Asked why the company did not act sooner, Juul noted two measures to curb youth sales that it took half a year earlier, in August and September of 2017: raising the minimum age for online purchases through Juul’s website to 21 even though some states allow retail sales to anyone over 18, and starting a “retail monitoring program.” The company repeated that it now needs to earn back the public’s trust and said the firm “reacted to the information that it had, and increased its youth prevention measures as more data came out over the years.”
The former manager’s account of the early debate over young users contradicts repeated statements from executives that the firm was caught off-guard by teenage addiction beginning last year – “completely surprised,” as Chief Administrative Officer Ashley Gould put it in a CNN interview.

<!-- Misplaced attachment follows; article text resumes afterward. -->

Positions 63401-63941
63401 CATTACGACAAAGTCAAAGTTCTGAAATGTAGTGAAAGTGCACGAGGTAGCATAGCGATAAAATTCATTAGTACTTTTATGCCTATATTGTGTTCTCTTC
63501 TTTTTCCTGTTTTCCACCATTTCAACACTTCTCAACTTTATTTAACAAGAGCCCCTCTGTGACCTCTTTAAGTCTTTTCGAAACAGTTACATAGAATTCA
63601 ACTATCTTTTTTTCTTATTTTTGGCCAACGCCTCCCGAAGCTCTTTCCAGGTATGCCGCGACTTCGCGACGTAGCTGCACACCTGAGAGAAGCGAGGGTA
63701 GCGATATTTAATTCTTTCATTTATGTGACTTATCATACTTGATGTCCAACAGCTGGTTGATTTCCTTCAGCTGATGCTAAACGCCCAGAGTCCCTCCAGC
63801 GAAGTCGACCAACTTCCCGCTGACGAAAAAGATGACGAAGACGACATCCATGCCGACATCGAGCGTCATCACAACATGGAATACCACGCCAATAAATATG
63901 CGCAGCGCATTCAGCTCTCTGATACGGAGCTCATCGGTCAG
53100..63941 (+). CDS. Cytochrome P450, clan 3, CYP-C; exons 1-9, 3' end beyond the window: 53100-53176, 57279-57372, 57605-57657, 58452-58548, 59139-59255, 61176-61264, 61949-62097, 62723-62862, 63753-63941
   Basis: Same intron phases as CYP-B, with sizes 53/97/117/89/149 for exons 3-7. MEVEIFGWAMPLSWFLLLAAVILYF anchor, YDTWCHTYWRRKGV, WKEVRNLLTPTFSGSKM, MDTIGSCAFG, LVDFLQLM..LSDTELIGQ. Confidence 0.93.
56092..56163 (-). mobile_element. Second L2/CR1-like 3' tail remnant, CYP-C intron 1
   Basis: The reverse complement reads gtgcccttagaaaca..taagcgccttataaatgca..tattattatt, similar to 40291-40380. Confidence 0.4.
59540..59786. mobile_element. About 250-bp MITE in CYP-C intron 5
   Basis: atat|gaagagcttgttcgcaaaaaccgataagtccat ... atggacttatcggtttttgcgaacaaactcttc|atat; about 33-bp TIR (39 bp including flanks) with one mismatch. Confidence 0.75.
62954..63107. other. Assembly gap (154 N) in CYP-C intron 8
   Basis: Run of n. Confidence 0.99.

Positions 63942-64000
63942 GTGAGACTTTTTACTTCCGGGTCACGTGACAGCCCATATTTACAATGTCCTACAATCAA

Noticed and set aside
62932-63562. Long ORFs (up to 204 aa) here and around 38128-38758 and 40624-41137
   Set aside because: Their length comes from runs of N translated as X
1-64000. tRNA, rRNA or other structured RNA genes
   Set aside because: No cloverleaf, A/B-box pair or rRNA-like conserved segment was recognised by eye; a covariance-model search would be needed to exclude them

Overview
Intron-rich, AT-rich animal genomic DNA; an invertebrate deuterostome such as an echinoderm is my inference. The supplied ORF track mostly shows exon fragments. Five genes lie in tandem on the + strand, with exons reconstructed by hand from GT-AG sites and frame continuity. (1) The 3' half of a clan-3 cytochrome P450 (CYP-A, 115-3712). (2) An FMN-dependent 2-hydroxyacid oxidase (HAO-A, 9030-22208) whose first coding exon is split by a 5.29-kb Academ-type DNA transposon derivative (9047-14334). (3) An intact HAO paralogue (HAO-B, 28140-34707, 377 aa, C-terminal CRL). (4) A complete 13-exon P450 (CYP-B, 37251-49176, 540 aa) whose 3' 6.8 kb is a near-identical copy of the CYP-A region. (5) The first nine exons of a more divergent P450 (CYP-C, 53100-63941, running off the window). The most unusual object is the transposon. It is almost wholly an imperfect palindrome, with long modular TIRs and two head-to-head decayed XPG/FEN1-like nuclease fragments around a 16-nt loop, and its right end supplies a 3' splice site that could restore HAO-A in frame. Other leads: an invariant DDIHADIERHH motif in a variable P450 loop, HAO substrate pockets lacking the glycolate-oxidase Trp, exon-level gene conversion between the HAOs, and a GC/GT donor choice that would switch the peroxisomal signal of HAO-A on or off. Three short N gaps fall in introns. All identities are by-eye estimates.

That narrative is further undermined by two prominent tobacco researchers who told Reuters that they explicitly warned Juul’s founders and a top company scientist about the potential for youth e-cigarette abuse. Neal Benowitz at University of California-San Francisco, said he told Gal Cohen, the company’s director of scientific affairs, that widespread teen use could wreck the company’s business.
“Look, the one thing you have to do is make sure that this doesn’t get into the hands of young people,” Benowitz recalled telling Cohen about a year after the product launch. “If it spreads among kids, this product could be dead.”
Juul declined to comment on whether tobacco researchers warned company leaders about youth e-cigarette addiction. Cohen and Gould did not respond to requests for comment.